As many precautions as we take, eye injury accidents do happen.
If you do injure your eye, it is important to know what to do in order to prevent any serious problems from happening.
If you get something in your eye:
- Don’t rub the affected eye. Flush the eye with lots of water and see a doctor if the speck doesn’t wash out, or if pain or redness continues.
Cuts, Punctures, and Foreign Objects in the Eye
- Unlike specks of dust or metal, be sure not to wash out the affected eye. Do not try to remove a foreign object stuck in the eye. Seek immediate medical attention.
- Immediately wash the eye with water. Open the eye as wide as possible and continue flushing for at least 15 minutes, even on your way to seeking medical care.
Blows to the Eye
- Apply a cold compress without pressure, or tape crushed ice in a plastic bag to the forehead and allow it to rest gently on the injured eye. Seek immediate medical attention if pain continues, if you have reduced vision, or if blood or discoloration appears in the eye.
This list serves as simple eye safety tips, to prevent further eye problems, and in no way replaces professional emergency medical attention.
You must seek emergency medical care for any and all serious eye injuries.
Former Fire Dept. Chief J. Mathie talks about his post Cataract Surgery follow-up appointment. “I can’t believe the clarity”, says Mr. Mathie. If you’ve been on the side lines about getting Cataract surgery, don’t hesitate, there’s no better place than the Rand Eye Institute. (Video footage recorded with iPhone 6s in HD)
- Former Fire Chief, J. Mathie
In this episode Johnny visits the Rand Eye Institute for his 1 day, post No-Flap LASIK surgery, follow-up appointment. Johnny meets with Dr. Allison L. Rand and reviews the details of his surgery.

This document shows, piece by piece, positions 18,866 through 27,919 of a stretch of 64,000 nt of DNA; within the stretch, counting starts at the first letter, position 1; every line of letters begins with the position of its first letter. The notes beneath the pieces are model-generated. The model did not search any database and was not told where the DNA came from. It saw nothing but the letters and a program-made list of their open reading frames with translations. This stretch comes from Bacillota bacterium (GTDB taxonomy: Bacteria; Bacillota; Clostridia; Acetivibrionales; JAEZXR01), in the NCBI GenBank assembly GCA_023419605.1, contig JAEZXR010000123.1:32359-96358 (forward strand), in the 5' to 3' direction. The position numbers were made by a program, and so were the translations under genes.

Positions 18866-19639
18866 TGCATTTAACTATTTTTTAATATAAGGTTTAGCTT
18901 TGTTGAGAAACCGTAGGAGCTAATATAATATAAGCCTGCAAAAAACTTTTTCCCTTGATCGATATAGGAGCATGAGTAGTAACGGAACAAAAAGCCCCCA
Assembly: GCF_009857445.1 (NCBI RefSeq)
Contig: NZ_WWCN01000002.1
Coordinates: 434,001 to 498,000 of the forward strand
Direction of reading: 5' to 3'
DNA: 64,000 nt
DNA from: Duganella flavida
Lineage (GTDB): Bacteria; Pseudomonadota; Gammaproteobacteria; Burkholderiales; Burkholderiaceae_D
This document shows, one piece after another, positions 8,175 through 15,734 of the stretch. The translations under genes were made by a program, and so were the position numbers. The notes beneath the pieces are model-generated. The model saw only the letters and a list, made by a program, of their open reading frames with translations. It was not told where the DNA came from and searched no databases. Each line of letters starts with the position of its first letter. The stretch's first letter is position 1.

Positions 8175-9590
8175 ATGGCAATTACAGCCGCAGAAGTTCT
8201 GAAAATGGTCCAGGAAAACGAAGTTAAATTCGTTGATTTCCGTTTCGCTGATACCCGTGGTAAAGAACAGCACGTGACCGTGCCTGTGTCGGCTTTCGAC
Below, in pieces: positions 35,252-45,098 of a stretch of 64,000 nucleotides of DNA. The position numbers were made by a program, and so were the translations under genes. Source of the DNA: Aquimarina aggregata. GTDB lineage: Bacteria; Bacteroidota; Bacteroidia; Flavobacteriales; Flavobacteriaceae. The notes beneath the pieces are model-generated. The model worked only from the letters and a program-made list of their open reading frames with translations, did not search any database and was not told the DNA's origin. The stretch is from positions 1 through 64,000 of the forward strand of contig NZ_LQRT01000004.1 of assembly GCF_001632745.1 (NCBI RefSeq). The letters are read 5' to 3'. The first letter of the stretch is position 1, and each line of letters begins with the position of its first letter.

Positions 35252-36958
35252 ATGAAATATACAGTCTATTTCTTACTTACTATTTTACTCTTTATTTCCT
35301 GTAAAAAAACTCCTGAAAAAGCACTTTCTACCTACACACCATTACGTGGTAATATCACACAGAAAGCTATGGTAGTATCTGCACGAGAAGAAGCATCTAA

Johnny’s 1 Day Post-Op after No-Flap LASIK surgery video. Coming March 21, 2016. Stay tuned. Subscribe or Follow Us to receive notifications.
There are so many ways you can injure your eyes at work.
The most common causes for eye injuries are:
• Flying objects
• Harmful radiation
Chemical eye burns
Highly acidic and highly alkaline substances are extremely toxic to the eye and can cause chemical eye burns if they come into contact with the surface of the eye.
Alkaline substances pose the greatest risk. These substances are commonly found in workplaces, such as in laboratory chemicals or industrial cleaning products.
Small foreign particles such as dust can enter the eye and can cause irritation and inflammation.
Foreign particles such as dust don’t really cause lasting damage to the eyes, but it is very important to remove small particles as to not cause any additional issues.
Injuries that do not penetrate the skin and do not result in external bleeding to the eye occur as a result of being struck by a heavy object. They can cause the eye to bleed internally.
Computer use disorders
Using a computer for extended periods of time is associated with a range of temporary eye disorders including pain and discomfort.
Eye diseases associated with excess UV exposure.
Outdoor workers are exposed to ultraviolet radiation in the form of sunlight, excessively. Artificial sources of ultraviolet radiation are also found in a range of workplaces and is also damaging to the eyes. These include welding arcs, germicidal lamps and lasers.
Johnny’s No-Flap LASIK Eye Surgery at Rand Eye Institute
Johnny has been approved for No-Flap LASIK eye surgery! After a comprehensive vision evaluation, Johnny is approved for No-Flap LASIK vision correction. After years of wearing glasses he’s finally freed himself from glasses or contacts.
Follow Johnny on the path to his best vision at the Rand Eye Institute. Watch as he experiences No-Flap LASIK Eye Surgery and gets to see clearly without glasses or contacts for the first time in years.